Many British applicants also do not visit the Russian visa centers in Britain in person, and instead use agencies and courier services. Under a biometric system, however, a personal visit would become necessary in order to provide the fingerprint scan and digital photograph.
Ashley Sherman, although now working in London’s financial sector, used to live in Manchester, a city almost 300 kilometers from the British capital. He makes regular trips to Russia and has always used the postal option — never having visited the visa center or embassy in person.
“You would have thought Russia, a country of such vast dimensions, would have a greater awareness that not everyone lives in London and close to the visa center,” he told The Moscow Times. “A biometric system would be irritating.”
A biometric requirement implemented in Britain would add an extra layer to an application process that was significantly simplified about two years ago.
In January 2009, the visa application process for British citizens was outsourced to an India-based company, VFS Global, which manages visa services for the diplomatic missions of 34 countries.
VFS Global, a subsidiary of the Kuoni Group, is also used by the British Embassy in Russia to provide its visa services.
Two visa application centers were established in Britain: one in London and another in Edinburgh. The London center alone can process up to 1,000 applicants per day, said Kirilenko, its managing director.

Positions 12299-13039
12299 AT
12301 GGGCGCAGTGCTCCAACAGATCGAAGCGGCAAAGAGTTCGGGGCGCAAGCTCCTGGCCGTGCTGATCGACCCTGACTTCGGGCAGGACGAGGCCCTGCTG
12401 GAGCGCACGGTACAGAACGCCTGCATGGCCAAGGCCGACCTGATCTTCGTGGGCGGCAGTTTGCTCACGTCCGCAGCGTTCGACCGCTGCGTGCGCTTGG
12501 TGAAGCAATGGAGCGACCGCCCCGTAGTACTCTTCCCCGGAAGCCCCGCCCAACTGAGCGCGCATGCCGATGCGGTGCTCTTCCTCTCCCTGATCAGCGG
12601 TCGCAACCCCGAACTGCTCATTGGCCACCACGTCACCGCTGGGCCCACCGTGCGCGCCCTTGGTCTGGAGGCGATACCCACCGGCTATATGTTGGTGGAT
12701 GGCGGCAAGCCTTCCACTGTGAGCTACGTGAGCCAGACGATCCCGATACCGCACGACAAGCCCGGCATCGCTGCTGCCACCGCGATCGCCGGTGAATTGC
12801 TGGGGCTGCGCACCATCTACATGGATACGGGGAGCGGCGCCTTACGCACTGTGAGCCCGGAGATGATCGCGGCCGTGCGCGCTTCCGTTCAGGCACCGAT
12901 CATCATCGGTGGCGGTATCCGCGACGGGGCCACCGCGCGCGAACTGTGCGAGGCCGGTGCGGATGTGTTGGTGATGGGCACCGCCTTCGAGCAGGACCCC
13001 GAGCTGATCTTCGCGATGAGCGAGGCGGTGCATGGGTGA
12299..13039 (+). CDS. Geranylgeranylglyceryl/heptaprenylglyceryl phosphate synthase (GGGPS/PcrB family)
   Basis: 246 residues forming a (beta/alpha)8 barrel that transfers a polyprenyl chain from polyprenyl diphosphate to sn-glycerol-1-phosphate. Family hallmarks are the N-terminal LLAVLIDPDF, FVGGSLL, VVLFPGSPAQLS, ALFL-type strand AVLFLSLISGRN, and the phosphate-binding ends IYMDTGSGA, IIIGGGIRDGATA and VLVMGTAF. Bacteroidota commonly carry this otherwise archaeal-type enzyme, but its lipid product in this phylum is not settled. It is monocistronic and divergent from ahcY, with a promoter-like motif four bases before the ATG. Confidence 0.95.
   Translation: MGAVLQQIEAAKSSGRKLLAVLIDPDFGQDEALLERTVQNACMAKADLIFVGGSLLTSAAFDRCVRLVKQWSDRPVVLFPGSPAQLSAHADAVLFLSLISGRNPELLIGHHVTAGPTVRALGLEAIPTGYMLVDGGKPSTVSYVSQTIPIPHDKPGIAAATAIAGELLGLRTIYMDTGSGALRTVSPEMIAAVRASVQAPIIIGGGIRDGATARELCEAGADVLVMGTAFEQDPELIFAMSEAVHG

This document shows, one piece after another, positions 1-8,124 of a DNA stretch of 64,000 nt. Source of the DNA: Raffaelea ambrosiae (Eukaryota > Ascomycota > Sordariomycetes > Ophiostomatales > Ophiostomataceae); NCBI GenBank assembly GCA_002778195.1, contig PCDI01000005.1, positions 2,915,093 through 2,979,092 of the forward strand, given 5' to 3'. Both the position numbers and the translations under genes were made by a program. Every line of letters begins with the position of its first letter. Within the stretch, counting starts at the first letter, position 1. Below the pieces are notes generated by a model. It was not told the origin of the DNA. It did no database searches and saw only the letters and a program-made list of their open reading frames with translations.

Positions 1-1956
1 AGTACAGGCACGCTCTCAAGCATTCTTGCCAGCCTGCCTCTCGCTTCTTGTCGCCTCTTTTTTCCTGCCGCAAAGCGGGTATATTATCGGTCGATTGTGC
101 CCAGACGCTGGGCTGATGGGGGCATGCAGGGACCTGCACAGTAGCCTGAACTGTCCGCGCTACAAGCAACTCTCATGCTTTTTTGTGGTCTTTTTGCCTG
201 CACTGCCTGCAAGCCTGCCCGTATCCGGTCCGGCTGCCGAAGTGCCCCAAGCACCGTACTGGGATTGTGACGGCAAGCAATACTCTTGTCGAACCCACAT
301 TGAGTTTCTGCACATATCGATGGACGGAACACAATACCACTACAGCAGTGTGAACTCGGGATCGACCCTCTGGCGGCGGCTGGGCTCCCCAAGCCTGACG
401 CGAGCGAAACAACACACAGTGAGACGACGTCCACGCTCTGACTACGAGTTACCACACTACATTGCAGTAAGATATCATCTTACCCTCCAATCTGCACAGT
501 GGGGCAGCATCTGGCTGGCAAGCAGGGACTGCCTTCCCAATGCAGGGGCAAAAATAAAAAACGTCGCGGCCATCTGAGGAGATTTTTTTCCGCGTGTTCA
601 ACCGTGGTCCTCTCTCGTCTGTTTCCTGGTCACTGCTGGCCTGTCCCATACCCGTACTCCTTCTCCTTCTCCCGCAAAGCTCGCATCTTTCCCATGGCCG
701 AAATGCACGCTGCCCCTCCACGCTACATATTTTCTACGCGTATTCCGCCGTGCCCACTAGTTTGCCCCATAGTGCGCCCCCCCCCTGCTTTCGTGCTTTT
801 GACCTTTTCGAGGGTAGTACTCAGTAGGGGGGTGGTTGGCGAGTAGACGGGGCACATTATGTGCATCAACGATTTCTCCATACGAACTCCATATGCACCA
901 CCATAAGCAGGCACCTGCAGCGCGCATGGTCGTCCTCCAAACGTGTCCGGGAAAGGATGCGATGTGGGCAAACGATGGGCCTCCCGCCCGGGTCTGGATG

Yury Fedotov, Russia’s ambassador to London until 2010, said creating the new visa centers was one of his main achievements during his five-year tour.
Previously, visa applications were processed exclusively by the consulates themselves.
Nathaniel, a graduate student at London’s School of Slavonic and Eastern European Studies and a frequent traveler to Russia, who declined to give his last name, praised the new system.
“Before they opened the visa center, I seemed to be permanently setting my alarm extra early,” he said. “[The Russian Embassy’s consular section] was only open for a few hours in the morning and queues would form from about six. Even once you were inside, the atmosphere in that blasted place was unfriendly.”
“I can’t begin to describe how much easier the new center is,” he said. “The people behind the desks are friendlier and, although I may be imagining it, more beautiful.”
The new visa center in London has a spacious, white interior with fact boxes about Russia, Lonely Planet guides for sale and a huge photograph of the Kremlin on a sunny day covering the walls behind the counters where applications are submitted. It employs 20 people.
A telephone information service was created at the same time as the new visa centers.
But the convenience of the system has not made any difference to the quantity of Russian visas issued to British citizens, which dropped from more than 115,000 in 2007 to 85,000 in 2009. Last year saw a slight increase to about 90,000.
Consular head Batmanov attributed the decline since 2007 to the economic crisis.
Kirilenko was optimistic, however, that the 2014 Winter Olympics in Sochi and the FIFA World Cup in 2018 may provide opportunities for the expansion of the Russian Visa Center in London.
“We will try and do everything in our power to ensure that they can come to Russia in time,” Batmanov said.